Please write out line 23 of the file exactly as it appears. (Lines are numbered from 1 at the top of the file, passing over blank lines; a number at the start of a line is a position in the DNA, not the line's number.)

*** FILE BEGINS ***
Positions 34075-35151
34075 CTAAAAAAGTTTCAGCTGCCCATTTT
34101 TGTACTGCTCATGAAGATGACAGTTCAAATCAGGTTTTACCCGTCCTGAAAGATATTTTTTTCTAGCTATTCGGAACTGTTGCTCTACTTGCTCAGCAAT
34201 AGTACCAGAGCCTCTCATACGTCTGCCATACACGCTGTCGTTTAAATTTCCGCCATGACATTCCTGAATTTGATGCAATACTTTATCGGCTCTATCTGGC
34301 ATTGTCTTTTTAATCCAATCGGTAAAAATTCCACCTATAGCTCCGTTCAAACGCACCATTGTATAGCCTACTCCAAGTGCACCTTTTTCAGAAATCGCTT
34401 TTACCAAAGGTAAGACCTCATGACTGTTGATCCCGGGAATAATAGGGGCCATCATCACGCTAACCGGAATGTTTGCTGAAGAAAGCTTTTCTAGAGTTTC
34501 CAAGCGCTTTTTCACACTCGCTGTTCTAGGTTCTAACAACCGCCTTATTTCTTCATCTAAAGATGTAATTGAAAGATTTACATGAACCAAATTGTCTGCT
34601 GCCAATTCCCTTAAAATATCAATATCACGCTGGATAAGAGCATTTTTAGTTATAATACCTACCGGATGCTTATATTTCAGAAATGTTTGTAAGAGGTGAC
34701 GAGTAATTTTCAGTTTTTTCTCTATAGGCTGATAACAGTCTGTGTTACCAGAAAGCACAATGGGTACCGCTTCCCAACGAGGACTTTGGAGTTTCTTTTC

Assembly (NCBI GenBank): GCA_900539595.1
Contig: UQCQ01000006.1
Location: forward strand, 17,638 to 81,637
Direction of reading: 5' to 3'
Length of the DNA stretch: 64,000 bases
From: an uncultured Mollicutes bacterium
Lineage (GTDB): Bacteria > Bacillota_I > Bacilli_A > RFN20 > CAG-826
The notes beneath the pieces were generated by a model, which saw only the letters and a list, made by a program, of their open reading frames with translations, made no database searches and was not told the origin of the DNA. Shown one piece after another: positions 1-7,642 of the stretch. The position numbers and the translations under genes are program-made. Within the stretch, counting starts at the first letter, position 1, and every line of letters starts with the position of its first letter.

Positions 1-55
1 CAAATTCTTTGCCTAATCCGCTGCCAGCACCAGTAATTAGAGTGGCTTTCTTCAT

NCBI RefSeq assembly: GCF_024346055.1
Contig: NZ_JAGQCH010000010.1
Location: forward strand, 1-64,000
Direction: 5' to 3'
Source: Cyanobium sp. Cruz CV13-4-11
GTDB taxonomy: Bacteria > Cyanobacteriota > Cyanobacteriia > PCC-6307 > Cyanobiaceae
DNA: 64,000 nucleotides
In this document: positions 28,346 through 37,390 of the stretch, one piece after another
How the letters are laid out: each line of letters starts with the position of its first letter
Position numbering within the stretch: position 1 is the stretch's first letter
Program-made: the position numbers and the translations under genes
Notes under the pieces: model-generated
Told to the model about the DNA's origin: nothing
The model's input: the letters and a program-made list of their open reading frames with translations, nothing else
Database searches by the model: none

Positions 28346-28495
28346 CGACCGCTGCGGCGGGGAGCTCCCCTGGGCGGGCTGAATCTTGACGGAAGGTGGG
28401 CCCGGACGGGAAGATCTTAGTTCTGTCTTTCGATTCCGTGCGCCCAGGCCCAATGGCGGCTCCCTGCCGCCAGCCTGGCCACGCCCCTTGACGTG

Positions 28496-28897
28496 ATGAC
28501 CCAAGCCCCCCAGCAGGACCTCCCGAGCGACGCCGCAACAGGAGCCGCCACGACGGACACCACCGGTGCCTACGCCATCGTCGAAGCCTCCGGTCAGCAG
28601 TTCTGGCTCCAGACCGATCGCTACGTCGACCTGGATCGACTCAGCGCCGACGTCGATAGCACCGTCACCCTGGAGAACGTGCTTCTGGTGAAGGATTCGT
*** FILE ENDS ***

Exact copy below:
Direction: 5' to 3'